Three top chiefs under former Howard County schools superintendent Renee Foose have sued the county school board, alleging that its members discriminated, harassed and retaliated against them for their political opinions and in two cases for being gay.
In a lawsuit filed Tuesday in Howard County Circuit Court, the chiefs accuse school board members Cynthia Vaillancourt and Christina Delmont-Small of making homophobic remarks. They also accuse the full board, its former attorney and current superintendent Michael Martirano of harassing them for their support of Foose.
The lawsuit was brought by Tim Thornburg, the former director of staff relations; Grace Chesney, the former chief accountability officer; and John White, the former director of communications.
“We look forward to seeing this matter through and vindicating their rights and the harm that they suffered,” said their attorney, Jay Holland.
Holland said they’re seeking damages in excess of $75,000. They’re seeking a jury trial.
Thornburg resigned and Chesney and White were laid off in June 2017, one month after Foose stepped down. Foose is not a party in the case.
The lawsuit is the latest salvo in the long-running feud that pitted Foose and her allies against school board members elected to bring change. Board members have said the latest allegations amount to a smear campaign.
“The Board of Education and Dr. Martirano have been upfront and have provided information to our community regarding these unsubstantiated complaints and do not wish to litigate this matter through the media,” school board attorney Mark Blom said in a statement. “We are moving forward and focusing our attention on our students and staff as we begin a new school year.”
Vaillancourt and Delmont-Small did not immediately respond to requests for comment Thursday.
The lawsuit came days after The Baltimore Sun obtained and reported on the findings of an 11-month investigation into the school board by the Howard County Office of Human Rights. Investigator Cheryl Brower wrote that she had found reasonable cause to believe some school board members discriminated against Foose’s three chiefs.
“The [Board of Education] engaged in behavior which a reasonable person would perceive as intimidating, ridiculing, demeaning, and which threatened, and actually induced, a sense of fear in central office staff,” Brower wrote.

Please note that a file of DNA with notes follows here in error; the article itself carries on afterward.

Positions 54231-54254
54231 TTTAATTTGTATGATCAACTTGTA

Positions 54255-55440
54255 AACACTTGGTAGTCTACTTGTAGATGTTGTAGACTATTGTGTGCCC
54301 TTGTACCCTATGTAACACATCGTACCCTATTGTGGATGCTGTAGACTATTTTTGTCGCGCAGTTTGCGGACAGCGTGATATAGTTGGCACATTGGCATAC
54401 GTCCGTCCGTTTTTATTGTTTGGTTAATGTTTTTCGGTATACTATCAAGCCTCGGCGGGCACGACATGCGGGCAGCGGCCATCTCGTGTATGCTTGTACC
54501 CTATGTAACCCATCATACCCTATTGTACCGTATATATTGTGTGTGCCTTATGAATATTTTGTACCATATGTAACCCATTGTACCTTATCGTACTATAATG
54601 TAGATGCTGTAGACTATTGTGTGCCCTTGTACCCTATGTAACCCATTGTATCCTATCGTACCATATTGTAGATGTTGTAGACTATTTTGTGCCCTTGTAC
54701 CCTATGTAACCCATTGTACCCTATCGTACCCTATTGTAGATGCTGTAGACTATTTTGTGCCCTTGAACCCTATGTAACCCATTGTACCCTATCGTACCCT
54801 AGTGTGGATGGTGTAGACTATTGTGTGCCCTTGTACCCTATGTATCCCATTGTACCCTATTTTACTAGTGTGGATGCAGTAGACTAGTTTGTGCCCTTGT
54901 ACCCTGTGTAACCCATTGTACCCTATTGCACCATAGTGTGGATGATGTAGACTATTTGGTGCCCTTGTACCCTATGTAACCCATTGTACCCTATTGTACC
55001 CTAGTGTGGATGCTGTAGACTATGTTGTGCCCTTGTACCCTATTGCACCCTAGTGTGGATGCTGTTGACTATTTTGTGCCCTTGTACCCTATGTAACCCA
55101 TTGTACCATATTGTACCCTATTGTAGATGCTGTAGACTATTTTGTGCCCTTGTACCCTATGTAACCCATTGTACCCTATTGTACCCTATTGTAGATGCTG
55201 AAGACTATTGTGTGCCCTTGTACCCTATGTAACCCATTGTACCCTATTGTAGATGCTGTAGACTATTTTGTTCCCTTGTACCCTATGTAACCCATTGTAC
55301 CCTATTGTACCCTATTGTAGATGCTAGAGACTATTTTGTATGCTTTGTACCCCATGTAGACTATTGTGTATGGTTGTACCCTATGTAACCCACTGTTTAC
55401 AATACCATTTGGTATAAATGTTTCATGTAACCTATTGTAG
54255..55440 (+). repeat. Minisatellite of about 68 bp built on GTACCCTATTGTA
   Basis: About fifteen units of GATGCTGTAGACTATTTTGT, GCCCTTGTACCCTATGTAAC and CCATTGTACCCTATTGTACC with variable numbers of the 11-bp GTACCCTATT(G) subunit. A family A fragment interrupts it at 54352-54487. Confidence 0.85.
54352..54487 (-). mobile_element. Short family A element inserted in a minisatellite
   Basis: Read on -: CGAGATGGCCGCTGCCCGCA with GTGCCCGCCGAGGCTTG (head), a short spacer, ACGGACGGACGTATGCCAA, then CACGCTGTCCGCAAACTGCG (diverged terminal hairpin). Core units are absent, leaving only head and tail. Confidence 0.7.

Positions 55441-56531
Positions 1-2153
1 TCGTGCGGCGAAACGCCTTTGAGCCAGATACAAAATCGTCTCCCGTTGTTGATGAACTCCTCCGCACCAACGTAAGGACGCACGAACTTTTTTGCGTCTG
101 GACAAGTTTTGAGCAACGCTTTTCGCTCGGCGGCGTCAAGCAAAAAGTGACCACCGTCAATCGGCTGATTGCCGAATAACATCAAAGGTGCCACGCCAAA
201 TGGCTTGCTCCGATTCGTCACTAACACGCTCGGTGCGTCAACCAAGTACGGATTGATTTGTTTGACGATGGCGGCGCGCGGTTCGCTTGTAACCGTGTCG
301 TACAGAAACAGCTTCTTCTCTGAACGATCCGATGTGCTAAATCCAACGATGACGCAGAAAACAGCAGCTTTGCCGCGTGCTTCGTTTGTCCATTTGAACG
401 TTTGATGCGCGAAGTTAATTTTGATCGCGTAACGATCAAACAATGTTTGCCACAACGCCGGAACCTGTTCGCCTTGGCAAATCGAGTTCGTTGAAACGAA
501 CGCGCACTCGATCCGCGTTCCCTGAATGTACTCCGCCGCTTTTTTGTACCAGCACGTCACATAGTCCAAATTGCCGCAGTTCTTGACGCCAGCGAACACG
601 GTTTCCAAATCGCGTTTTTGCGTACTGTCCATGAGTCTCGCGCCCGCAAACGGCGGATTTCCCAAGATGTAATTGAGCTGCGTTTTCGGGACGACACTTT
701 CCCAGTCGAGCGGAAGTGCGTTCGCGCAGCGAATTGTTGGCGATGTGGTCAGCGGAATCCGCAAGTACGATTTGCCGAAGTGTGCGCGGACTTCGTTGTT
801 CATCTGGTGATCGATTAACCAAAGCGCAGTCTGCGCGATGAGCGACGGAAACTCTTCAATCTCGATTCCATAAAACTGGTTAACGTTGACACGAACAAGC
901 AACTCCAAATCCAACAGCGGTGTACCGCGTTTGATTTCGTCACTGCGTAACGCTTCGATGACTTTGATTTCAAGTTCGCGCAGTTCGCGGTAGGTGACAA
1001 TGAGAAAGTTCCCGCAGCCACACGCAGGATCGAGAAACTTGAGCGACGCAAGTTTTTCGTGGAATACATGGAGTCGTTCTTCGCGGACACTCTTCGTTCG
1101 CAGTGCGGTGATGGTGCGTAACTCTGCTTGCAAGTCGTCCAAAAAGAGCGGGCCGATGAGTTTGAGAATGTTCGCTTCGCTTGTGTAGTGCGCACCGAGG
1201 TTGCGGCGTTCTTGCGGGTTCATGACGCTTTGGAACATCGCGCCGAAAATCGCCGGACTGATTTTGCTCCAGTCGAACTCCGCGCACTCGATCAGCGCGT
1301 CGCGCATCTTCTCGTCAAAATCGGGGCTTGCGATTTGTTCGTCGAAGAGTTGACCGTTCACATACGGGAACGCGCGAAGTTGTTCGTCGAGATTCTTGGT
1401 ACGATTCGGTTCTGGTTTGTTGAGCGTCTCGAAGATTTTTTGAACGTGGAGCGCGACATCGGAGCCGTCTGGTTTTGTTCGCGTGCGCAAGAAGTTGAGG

Her three reports, which are about 100 pages each, are considered confidential by investigators. School district officials have declined to release the full reports.
The lawsuitrepeats many of Brower’s allegations.
“Ms. Vaillancourt stated that Central Office was overrun by ‘them,’ referring to Dr. Foose, Ms. Chesney, and Mr. Thornburg and their sexual orientations,” the chiefs allege in the lawsuit. “She also stated that Mr. White was ‘light in the loafers’ and made a comment about whether Dr. Foose and Ms. Chesney were in a personal relationship.”
School board members have pointed out that Brower erroneously wrote that Avery had graduated from the U.S. Military Academy at West Point. An academy spokesman told The Sun that Avery attended but didn’t graduate.
In their lawsuit, the chiefs say the homophobic remarks fostered a hostile and abusive working environment. Federal and local laws ban workplace discrimination based on sexual orientation or political opinion.
Martirano, who was hired by the school board to replace Foose last year, is not accused of making homophobic remarks.
In their lawsuit, the chiefs say the school board showed animosity toward Foose and sought to drive her out. Her chiefs say they were then targeted by the board members and suffered “discriminatory, hostile, harassing and abusive behavior.”
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Brower found they were refused appointments and barred from meetings, and White was banished to a smaller office.
Foose, a former school administrator in Baltimore, Montgomery and Washington counties, was broadly welcomed when she became superintendent in Howard County in 2012. She was the first woman to lead the district of 77 schools and nearly 57,000 students.
But her relationship with teachers and the board soured. She was sharply criticized over her handling of mold at Glenwood Middle School. Critics say she delayed telling parents and teachers about it. They circulated a petition to “Cut Foose Loose.”
In 2016, the county teachers union backed new candidates for the board who ran on a pledge to drive Foose out. Three were elected, tipping the majority of the seven-member board against the superintendent.
Her critics on the board said they were elected to rein in a superintendent regarded as both secretive and dictatorial.
The new board passed sweeping measures to assert authority over Foose. She responded by suing the board, but the sides negotiated a settlement. The school board agreed to buy out Foose for $1.65 million.